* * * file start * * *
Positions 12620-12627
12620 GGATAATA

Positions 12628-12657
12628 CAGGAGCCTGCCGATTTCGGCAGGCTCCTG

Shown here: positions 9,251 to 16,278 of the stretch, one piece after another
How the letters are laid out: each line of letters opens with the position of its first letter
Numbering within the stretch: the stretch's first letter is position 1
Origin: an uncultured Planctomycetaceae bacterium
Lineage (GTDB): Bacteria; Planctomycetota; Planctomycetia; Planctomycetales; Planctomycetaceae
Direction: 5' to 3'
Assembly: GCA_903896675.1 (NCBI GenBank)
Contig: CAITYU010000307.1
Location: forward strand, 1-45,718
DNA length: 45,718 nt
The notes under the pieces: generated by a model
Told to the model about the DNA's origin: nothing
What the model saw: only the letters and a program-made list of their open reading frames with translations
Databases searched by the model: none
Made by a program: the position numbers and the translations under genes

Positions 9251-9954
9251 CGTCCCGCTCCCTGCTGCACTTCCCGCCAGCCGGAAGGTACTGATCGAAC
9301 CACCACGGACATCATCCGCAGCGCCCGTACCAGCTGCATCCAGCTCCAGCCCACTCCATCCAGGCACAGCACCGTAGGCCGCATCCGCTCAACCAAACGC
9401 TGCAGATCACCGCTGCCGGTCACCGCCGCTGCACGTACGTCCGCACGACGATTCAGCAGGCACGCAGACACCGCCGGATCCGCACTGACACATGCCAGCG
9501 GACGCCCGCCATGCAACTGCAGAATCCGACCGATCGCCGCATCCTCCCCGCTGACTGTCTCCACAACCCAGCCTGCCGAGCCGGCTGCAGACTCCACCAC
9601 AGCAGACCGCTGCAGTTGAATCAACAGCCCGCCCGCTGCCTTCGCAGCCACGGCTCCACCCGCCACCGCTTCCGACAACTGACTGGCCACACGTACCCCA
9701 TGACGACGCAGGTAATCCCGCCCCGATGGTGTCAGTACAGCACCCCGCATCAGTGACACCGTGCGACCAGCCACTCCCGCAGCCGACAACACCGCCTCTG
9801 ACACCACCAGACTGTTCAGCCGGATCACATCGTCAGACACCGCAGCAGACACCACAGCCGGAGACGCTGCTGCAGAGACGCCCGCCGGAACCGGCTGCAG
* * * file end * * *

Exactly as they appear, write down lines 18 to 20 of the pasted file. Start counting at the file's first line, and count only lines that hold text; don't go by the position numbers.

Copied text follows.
Databases searched by the model: none
Made by a program: the position numbers and the translations under genes

Positions 9251-9954